There, in a dimly floodlighted box canyon, a little before midnight I saw being test-flown a disc all covered with a bluish-white plasma dischage halo. The craft was, I later learned from Colonel Steve Wilson, USAF, the Lockheed X-22A two-man antigravity fighter disc. The ARV ("alien reproduction vehicle" - Pentagon-speak) was about 180 feet above the desert floor and about a third of a mile from me.
I could easily track it with my binoculars and observed its unusual characteristics. It seemed clear to me that whoever was flying it was relatively new at antigravity flying craft. The maneuvers were not in a straight line, but jumped from side to side and back and forth in a haphazard pattern.
A notable feature of the jumps was that the X-22A disc winked out in one location and after a second or two reappeared at another location. I watched carefully and it was not a question of going dark, (as if the craft could turn off its antigravity field and coronal discharge and not fall from the sky.) I could have seen the unlighted disc at that range with the ambient illumination from the sodium vapor lamps ringing the range. Instead what seemed to be happening was that the disc would cease-to-exist in 3-D space-time at one spot in the air, and a second or two later come back into existence in local 3-D space-time at a slightly-different location. Apparently it jumped into hyperspace to make the transit, and then reemerged into our 3-D space-time.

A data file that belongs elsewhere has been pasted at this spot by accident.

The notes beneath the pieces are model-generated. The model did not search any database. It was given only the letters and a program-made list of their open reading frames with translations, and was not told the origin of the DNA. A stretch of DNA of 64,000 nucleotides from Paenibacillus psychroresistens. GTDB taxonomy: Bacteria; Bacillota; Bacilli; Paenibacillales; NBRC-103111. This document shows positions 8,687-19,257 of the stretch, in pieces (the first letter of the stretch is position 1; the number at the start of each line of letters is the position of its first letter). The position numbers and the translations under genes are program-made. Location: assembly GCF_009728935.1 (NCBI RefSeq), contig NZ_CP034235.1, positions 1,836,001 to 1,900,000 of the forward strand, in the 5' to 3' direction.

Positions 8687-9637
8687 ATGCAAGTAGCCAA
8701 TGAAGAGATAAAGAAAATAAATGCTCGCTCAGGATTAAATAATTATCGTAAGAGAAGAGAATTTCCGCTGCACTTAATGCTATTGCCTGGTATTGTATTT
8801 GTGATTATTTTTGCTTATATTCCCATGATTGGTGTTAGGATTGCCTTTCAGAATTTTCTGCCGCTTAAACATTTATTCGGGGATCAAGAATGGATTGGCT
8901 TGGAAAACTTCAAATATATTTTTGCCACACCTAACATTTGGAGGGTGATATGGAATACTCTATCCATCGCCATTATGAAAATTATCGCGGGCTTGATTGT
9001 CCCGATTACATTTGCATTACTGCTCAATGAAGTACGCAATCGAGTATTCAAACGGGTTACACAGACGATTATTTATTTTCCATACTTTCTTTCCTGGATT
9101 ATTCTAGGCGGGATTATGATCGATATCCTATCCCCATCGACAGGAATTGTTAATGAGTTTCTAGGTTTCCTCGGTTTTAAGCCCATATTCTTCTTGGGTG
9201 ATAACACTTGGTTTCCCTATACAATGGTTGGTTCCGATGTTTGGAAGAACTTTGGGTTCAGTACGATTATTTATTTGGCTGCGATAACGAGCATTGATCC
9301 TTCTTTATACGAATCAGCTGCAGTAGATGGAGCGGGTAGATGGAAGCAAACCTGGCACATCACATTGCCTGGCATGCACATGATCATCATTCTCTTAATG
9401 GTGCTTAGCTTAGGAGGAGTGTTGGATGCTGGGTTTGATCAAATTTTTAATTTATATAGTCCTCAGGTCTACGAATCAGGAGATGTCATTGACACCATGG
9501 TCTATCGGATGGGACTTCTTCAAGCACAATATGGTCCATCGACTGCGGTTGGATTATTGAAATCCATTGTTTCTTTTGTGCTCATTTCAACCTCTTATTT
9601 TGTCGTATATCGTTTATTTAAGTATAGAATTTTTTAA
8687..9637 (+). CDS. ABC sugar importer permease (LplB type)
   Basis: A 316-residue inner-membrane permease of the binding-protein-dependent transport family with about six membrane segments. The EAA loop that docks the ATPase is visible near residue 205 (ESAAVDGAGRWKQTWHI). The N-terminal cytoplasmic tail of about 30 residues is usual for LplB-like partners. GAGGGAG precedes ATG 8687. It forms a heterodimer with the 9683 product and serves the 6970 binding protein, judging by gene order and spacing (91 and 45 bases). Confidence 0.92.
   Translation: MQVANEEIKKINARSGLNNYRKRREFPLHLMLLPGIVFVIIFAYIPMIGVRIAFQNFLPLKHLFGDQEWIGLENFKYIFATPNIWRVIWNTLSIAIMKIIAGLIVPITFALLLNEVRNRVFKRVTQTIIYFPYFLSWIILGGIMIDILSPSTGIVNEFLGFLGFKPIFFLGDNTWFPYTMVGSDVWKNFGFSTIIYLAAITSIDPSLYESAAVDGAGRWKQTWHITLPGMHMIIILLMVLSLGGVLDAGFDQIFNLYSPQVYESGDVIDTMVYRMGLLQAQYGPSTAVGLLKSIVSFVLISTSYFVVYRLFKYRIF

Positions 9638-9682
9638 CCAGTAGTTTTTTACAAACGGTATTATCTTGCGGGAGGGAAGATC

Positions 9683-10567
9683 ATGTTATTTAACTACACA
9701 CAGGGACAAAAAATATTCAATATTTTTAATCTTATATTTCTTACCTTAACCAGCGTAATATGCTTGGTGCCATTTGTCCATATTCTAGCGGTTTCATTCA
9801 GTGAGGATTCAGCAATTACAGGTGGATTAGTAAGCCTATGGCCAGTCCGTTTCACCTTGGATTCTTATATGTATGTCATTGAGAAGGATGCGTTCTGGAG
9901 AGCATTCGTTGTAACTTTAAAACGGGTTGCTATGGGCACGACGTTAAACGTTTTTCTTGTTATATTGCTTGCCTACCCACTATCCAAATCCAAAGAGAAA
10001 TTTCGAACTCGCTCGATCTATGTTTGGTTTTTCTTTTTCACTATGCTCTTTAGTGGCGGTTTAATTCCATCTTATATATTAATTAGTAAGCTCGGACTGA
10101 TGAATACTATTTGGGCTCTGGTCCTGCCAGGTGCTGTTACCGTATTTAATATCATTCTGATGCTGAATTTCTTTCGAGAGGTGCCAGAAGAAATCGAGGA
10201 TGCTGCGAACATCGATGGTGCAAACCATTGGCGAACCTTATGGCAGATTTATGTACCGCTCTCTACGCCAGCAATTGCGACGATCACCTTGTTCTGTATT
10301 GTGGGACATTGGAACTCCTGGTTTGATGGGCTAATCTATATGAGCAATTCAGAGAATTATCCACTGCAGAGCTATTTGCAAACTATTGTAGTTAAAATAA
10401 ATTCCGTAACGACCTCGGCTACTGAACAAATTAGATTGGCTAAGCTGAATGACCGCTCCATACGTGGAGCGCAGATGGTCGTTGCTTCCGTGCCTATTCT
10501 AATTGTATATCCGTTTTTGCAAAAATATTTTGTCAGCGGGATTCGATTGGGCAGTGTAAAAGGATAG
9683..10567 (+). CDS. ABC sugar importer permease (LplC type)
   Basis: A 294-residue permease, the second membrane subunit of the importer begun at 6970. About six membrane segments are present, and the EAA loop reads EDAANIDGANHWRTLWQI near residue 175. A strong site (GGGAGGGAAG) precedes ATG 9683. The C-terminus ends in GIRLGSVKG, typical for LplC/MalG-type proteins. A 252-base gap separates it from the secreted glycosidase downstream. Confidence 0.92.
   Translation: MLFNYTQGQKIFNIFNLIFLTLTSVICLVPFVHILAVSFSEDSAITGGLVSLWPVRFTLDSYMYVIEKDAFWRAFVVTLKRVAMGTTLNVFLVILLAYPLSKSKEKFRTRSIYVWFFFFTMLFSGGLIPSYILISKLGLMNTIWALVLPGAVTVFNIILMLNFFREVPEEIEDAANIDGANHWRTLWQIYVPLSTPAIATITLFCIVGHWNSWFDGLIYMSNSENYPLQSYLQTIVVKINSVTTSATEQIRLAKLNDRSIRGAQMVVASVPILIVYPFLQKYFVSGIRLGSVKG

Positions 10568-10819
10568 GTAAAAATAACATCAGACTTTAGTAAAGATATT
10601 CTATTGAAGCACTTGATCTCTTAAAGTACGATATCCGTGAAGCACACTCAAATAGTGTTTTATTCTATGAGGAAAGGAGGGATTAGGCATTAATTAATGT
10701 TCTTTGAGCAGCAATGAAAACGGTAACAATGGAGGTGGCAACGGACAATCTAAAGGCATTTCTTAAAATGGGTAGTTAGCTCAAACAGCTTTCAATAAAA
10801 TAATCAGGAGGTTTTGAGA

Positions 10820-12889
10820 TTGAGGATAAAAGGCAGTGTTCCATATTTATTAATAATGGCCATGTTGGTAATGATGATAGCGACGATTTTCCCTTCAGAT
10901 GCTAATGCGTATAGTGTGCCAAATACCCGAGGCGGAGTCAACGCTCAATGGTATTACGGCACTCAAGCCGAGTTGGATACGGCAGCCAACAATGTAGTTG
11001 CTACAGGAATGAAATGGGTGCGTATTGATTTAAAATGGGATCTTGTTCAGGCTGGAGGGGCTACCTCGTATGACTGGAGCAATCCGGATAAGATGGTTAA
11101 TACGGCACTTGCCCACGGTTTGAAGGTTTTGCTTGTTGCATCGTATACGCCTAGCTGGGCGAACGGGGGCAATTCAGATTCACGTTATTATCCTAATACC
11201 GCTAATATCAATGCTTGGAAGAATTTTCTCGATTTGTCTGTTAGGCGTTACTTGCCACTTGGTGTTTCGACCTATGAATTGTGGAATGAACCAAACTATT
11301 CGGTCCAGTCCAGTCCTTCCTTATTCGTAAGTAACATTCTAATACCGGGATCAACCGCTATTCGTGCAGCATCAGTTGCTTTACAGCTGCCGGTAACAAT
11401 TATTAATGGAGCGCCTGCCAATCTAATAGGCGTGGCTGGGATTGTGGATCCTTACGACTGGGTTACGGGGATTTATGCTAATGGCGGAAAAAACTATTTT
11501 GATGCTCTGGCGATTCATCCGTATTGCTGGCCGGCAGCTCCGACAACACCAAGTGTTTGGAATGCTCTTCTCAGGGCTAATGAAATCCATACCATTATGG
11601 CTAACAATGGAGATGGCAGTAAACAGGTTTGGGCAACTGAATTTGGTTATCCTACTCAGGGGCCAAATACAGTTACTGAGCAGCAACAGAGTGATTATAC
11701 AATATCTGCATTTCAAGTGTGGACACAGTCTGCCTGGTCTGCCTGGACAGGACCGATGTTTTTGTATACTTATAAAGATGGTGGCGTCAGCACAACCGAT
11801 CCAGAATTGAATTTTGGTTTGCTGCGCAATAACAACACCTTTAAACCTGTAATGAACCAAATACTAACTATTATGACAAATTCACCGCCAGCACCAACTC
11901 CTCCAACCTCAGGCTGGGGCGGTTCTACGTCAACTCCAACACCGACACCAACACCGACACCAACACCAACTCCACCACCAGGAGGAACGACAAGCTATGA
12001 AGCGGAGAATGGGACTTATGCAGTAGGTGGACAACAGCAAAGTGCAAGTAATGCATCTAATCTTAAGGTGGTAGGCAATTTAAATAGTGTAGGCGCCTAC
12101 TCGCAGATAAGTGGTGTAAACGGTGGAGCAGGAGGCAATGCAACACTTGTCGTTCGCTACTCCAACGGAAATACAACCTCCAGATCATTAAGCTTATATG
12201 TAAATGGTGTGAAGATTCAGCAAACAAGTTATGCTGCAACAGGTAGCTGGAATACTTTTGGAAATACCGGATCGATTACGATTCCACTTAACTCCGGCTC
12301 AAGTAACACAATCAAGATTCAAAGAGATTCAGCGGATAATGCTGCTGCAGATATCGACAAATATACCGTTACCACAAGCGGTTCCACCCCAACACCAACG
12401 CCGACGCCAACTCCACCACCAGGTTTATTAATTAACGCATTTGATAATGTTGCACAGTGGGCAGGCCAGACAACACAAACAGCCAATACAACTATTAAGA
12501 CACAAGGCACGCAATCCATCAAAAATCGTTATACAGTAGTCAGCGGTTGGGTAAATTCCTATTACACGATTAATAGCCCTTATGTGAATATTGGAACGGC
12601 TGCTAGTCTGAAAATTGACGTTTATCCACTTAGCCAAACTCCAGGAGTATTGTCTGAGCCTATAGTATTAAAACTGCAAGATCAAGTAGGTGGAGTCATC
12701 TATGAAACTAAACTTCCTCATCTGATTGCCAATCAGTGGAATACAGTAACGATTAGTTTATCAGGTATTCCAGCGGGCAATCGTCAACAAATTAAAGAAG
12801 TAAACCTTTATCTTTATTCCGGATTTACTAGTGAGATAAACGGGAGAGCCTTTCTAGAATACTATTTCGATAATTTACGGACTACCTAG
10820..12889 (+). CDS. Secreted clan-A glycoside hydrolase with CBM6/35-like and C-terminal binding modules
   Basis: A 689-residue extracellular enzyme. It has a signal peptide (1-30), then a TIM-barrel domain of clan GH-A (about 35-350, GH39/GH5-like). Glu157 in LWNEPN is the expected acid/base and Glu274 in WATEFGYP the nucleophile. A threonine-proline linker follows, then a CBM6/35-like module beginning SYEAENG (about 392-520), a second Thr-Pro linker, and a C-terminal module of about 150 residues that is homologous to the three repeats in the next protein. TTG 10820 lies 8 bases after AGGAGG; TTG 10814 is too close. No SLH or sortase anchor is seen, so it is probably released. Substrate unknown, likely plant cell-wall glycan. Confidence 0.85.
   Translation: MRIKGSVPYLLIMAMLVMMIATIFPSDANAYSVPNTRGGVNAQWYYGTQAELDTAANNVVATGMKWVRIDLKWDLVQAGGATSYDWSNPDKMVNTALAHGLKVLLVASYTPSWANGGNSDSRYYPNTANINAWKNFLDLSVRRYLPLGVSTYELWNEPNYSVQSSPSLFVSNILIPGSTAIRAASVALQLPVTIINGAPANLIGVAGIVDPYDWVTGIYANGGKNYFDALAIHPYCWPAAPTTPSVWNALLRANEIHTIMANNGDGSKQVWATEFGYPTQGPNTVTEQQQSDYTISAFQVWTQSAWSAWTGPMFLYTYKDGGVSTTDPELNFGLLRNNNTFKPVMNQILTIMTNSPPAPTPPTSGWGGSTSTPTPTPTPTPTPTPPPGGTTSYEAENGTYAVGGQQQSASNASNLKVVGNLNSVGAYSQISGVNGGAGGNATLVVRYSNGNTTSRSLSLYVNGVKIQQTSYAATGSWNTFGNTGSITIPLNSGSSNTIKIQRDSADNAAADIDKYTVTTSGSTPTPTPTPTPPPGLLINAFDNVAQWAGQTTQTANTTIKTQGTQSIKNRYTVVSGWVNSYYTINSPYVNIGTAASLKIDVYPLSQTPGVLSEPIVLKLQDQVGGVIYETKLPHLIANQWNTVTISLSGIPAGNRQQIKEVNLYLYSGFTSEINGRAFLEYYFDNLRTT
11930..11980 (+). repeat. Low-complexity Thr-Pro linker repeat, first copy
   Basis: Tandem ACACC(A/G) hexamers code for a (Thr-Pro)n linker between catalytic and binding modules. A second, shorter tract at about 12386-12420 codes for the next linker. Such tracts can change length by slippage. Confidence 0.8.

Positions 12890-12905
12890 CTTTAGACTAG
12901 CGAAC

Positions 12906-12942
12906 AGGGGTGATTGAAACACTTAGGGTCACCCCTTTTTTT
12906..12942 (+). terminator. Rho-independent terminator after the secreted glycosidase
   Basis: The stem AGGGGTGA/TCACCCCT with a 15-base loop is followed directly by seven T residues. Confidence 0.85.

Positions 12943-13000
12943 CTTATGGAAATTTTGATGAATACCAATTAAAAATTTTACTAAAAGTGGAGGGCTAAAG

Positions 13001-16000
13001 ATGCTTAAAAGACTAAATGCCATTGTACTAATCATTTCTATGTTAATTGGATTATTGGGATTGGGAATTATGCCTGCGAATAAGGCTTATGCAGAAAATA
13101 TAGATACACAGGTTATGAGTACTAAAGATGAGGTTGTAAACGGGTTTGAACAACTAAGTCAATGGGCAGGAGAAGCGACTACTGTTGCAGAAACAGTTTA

Former Los Alamos physicist Bob Lazar has described the space-time folding that is achieved with U.S. antigravity ARVs by harnessing and amplifying the strong gravitational force that binds nuclei. Lazar said that the strong force in Element 115 was so broad that it extended past the nucleus slightly, and could be manipulated to extend further and shroud an antigravity craft.
I watched the test flight about 15 minutes, then, nervous about the deadly-force forbidden zone I was in, I slowly and stealthfully withdrew under headlights-out mode and crept silently back out the Queen City Summit entrance road. When I reached Nevada State HWY 375, I finally breathed a sigh of relief, my shirt soaked with nervous sweat despite the desert night's coldness. I had the story of a lifetime, but did not dare tell it for years for fear of retaliation and arrest for criminal trespass. But by now the statute of limitations must surely have passed.
- Richard Boylan, Ph.D.
Richard Boylan, Ph.D., Councillor
Richard Boylan, Ph.D., LLC
Diamond Springs, CA 95619-1009